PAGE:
A good friend and fellow New Jersey fly fisherman Rick Alampi showed me this pattern a couple of months back and it's turned out to be one of my go-to midge patterns. He calls it a Copper Zebra Midge but, as you can see, it has a few more accessories than your standard Zebra Midge.
A Dai-Riki #125 Emerger hook in a size 20 is a great choice for this fly. With small hooks like this, I've found E-Z Hackle Pliers to be almost indispensable. Once you get a hold of the hook, it's much easier to manipulate than it is with just your fingers.
For the size 20, I like a 1/16" copper bead and, these too, are no treat to get a hold of and handle. Just getting them out of the package can be a chore. A magnet doesn't seem to work, so I'll put a light skim of dubbing wax on the end of a popsicle stick. You'll find the wax just sticky enough to hold onto the bead. Using the E-Z pliers, insert the point of the hook into the small hole in the bead and slide it onto the hook shank. You can then firmly secure the hook in your tying vise and push the bead up to just behind the eye.
On small flies, I lIke Danville's 6/0 Flymaster wax thread. Here, I'm using a light brown color. Get the thread started on the hook shank behind the bead and take wraps rearward before breaking or snipping the tag end off close.
Snip a single strand of copper crystal flash free from the hank. This single strand can be used to make numerous flies. Attach one end to the hook shank and take wraps of tying thread rearward to secure the flash to the top of the hook. Go down into the bend before returning your thread to the tie-in point.
For a rib, small or extra small copper Ultra wire works really well. Four to five inches is enough to make several flies. Secure one end of the wire to the top of the hook shank and take adjacent wraps of tying thread rearward to the start of the crystal flash. I'll leave my thread right there and begin making open spiral wraps up the hook shank with the copper wire. On small flies like this, I've found this technique to be easier than passing the wire behind the thread on each wrap.
With the wire wrapped, advance your tying thread forward in the spaces between the wire. Using the nozzle of your bobbin as a brace, you can then helicopter the wire off close. Take a few wraps rearward to secure it and position your tying thread just behind the hook point.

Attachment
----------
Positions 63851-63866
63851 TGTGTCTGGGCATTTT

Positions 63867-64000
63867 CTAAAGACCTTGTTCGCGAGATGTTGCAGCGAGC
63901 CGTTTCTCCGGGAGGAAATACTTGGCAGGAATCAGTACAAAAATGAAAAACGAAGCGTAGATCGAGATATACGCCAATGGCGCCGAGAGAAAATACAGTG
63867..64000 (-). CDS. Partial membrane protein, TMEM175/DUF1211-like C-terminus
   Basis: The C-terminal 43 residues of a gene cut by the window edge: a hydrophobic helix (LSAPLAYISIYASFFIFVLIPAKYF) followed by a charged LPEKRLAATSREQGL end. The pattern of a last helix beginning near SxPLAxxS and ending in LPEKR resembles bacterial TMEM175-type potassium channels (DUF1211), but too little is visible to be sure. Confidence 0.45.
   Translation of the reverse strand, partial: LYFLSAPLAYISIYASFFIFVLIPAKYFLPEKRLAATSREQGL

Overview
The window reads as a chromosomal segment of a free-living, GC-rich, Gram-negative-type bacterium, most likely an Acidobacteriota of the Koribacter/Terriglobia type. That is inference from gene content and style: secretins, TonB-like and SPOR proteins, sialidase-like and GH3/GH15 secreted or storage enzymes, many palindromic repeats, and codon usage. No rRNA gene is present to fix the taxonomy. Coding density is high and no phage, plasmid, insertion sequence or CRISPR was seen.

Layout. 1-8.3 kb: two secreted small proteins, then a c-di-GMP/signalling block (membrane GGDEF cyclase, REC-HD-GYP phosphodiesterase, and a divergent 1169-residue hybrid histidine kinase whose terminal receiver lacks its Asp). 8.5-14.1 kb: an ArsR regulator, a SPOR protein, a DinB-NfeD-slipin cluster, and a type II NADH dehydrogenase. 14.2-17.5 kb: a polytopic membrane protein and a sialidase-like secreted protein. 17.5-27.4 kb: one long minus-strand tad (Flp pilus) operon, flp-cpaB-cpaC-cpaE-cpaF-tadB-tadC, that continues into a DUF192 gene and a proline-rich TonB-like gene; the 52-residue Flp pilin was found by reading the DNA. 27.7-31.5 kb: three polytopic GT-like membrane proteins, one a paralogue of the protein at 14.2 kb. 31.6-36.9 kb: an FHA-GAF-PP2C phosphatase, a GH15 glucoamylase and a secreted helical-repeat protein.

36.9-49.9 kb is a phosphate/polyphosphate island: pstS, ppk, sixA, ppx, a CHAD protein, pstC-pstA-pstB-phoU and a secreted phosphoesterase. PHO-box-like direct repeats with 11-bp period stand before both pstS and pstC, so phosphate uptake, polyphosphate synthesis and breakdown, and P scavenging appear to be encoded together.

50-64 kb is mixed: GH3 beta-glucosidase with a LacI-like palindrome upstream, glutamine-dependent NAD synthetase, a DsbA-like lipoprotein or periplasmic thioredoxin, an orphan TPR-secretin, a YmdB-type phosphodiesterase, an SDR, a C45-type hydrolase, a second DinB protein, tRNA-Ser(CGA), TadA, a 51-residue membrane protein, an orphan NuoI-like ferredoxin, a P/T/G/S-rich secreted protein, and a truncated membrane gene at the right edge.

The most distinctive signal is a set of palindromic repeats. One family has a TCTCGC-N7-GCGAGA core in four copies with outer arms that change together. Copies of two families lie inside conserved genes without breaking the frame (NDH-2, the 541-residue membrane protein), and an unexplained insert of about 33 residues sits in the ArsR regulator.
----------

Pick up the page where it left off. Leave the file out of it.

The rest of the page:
Now's a good time to snip the crystal flash off to form a trailing shuck about a hook shank in length.
For a wing bud, snip off a small length of pearl midge diamond braid. Again, this will make numerous flies. Secure one end of the braid to the top of the hook shank and take wraps rearward to just behind the hook point. Snip the braid off to form a wing bud about half a hook shank in length.
For the thorax, you'll find a herl from a peacock eye works much better than strung herl. With the eye, you can see there's both a colorful side and a dull stem side. You'll also notice the lower hurls on the eye have much longer fibers than the ones that make up the eye. For flies this small, I find the herls from the eye have about the right sized fibers.
Snip a herl or two from the eye. Notice how I snipped about where the copper color begins. Take just one herl and get it oriented so the stem side faces toward you and up, and secure it to the near side of the hook shank. Take wraps of tying thread all the way back to the base of the wing bud.
Now this is what you don't want, the stem ending up rearward of the fibers. Take off a wrap or two and make sure the herl orients like this, with the stem facing forward. This can be a little tricky but don't take "no" for an answer, get the stem oriented correctly. When you begin wrapping it, you'll notice the fibers cover up the stem from the previous wrap and this is exactly what you want. Also notice how the thread holds the herl back so it doesn't slide forward. Once you reach the bead, take two wraps of tying thread over top of the herl to secure it. You can then reach in and carefully snip the herl off close.
Do a 3 or 4 turn whip finish and seat it tightly. You can then snip or cut your tying thread free. I've been experimenting with different colors but still like copper the best. Thanks again Rick for a great pattern!